By Greg Wiseman/Nipawin Journal
Updated 1 minute ago
Almost everyone, it seems, who took part in the Wounded Warriors Weekend in Nipawin has had their lives changed.
From the more than 110 wounded veterans who converged on the community last weekend to the volunteers that helped run the event to the townspeople themselves, everyone seems to have had a positive experience at the event, the first of its kind held for veterans.
â€œSome of the volunteers here have come up and said this has changed my life,â€ said Blake Emmons, one of the organizers of the wounded Warriors Weekend.
â€œI listened to a guy that said he came back form Afghanistan and in two days was home in Toronto, the guy teared up and he said this is my welcome home,â€ Emmons said the volunteer relayed to him.
â€œWe have been getting a lot of experiences like that.â€
The event featured fishing and outdoor fun as well as musical and other performances from a long list entertainers.
It was thought up as a way to help veterans from both the United States and Canada move forward in dealing with Post Traumatic Stress Disorder (PTSD).
Emmons admits that a weekend event is not going to cure people of the disorder, but it goes a long way in helping.
â€œAll we were hoping for was some of these young guys to walk away from here saying its okay to be me,â€ Emmons said.
Captain Wayne Johnson, the founder of Wounded Warriors who also suffers from PTSD, said there has been a lot of advancements made by many of the participants at the event.
â€œI have seen some things, at Jim Schutteâ€™s cabin, there were a lot of guys, music is a powerful thing it brings out the soul and some guys bared their souls,â€ he explained.
â€œA good friend of mine was shot seven times on New Years Eve 1992, and he carried the scars. He had a pretty good cry. He said this morning thank you I needed that cry,â€ Johnson said.
Out on the river Johnson said a pair of bald eagles were flying around. Seeing those birds really helped a lot of veterans with their disorder.
â€œWe have soldiers that have had their flesh torn from them and we have soldiers that have had their soul torn from them. We know how to repair flesh and sometimes we canâ€™t but it is a real mystery to repair souls,â€ Johnson said.
He added that there have been major advancements in treating mental illnesses in the past 50 years, but there is still a long way to go.
â€œTo be clear the Canadian Forces has done some great work and we can always do better. I think the message is that to all Canadians is letâ€™s start talking about mental health and lets be serious about it.â€
He said there is no doubt that physical health affects families, but added mental health also affects families and all other kinds of relationships.
â€œWe have a young guy here with his son, who caught one of the big fish, and when you see a father and son bonding that is something that is pretty powerful.â€
Seeing the event materialize and evolve was something very rewarding for Emmons who called it a â€œdream come true.â€
â€œI visualized it, but the wonderful ting is I didnâ€™t have to convince too many people to help. I never got a negative from anyone,â€ he said.
He recalled one business owner who agreed to support the event on the condition that nobody know about his assistance.
â€œI go to one guy, he said Blake this is great and I will help out, but you canâ€™t tell anyone, because everyone will want the same treatment. This isnâ€™t like supporting the hockey team, it is not even like junior diabetes, he said,â€ Emmons recalled.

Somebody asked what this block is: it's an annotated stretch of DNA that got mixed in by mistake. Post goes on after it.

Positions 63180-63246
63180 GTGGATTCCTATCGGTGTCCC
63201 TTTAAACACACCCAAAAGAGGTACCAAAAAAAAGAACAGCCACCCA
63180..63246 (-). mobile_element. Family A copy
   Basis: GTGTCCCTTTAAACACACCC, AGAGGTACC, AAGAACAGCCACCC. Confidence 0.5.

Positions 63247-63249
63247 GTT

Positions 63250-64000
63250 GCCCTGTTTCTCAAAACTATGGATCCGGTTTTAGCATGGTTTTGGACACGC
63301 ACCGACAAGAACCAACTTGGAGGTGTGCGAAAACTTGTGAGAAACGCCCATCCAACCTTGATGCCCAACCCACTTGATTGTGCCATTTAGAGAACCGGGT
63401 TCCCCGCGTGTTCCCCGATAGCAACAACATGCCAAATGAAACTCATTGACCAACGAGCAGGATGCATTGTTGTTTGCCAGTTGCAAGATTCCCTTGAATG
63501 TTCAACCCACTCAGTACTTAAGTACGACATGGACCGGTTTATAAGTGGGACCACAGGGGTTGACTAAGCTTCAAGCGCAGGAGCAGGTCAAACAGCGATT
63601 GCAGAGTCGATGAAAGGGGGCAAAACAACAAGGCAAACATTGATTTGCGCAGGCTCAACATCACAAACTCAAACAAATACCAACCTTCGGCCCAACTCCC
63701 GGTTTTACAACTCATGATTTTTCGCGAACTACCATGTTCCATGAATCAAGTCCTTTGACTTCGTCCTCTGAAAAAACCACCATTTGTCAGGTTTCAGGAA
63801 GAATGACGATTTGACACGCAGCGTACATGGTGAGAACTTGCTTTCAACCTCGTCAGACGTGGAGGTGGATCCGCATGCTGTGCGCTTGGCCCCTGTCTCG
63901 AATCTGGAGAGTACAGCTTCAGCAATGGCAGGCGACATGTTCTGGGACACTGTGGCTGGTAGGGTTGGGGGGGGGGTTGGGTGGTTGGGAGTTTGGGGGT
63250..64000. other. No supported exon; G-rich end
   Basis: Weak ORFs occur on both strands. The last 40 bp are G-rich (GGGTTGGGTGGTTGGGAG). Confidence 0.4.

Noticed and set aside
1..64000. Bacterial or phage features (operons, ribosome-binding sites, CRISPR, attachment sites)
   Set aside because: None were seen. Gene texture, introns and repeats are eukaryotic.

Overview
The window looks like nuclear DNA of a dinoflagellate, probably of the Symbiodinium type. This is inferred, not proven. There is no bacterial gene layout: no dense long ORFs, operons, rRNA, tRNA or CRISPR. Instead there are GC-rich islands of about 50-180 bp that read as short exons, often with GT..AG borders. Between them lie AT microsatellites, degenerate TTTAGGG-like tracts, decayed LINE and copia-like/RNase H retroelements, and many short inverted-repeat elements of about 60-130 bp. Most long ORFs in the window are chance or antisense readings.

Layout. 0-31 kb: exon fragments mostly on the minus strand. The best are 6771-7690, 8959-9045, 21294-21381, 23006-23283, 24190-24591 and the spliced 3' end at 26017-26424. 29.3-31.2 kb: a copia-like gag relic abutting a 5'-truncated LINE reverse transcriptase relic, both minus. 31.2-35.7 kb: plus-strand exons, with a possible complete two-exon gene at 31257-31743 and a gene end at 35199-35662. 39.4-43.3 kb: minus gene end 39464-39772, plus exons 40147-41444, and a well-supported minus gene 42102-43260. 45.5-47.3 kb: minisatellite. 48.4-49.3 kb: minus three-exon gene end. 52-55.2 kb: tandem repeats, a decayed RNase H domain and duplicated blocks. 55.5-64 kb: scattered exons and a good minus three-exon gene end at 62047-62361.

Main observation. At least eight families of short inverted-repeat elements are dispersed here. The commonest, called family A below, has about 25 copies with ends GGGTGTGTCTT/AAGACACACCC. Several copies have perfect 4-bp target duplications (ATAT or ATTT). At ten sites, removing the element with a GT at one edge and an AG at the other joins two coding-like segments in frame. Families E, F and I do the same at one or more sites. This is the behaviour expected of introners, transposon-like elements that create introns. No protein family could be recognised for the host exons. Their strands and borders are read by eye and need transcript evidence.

â€œHe said to me, â€˜everything I have, and what my father had before me is because of people like this.â€™â€
It is those people, the ones that supported the event in any way shape or form, that Emmons is thankful to.
How to say thank you to such a large group for such a wonderful event is something he will wrestle with for a while.
â€œPerhaps all those that were physically involved with us here they can gives themselves a hug for a job well done because there is no letter in the world that I cold write to express my gratitude,â€ Emmons said.
He added that everyone who contributed should be happy with how the event went.
â€œEvery one of the individuals that donated $5 or $10 or whatever should take it very personally, they are responsible and accountable for what we did here this weekend,â€ Emmons said.
â€œIt is not the big guy that gave us $5,000, although it helped. It is everybody gave to the best of their ability and for their own personal reasons and I wish they could accept all the accolades that have been bestowed on me.â€
Johnson felt the same way.
â€œI am humbled. This little community, I Googled it when Blake and I first talked and I am humbled. It is incredible people. This is a province that for sure has led the way, That Cree saying where we lead others follow, it is true,â€ Johnson said.
He said as a country on the military side more like the Wounded Warriors Weekend needs to be done.
â€œThere is more to mental health than pills and chats. We have to live too and I think what this is about is getting out and living, breathing in the fresh air socializing with everyone,â€ Johnson said.
â€œI went into a dry cleaner to get something done and they said you are with the wounded warriors, no charge. That would never happen Toronto. It is genuine you guys are the real deal.â€
Being in Nipawin for the weekend has done a lot for a great many veterans.
â€œTheir mental health issues didnâ€™t go away, but many of these fellows havenâ€™t had back to back good days and I would say we have hade some back to back good days from the 23rd to 27th. After the 27th that okay but they will always have the memory of Nipawin.â€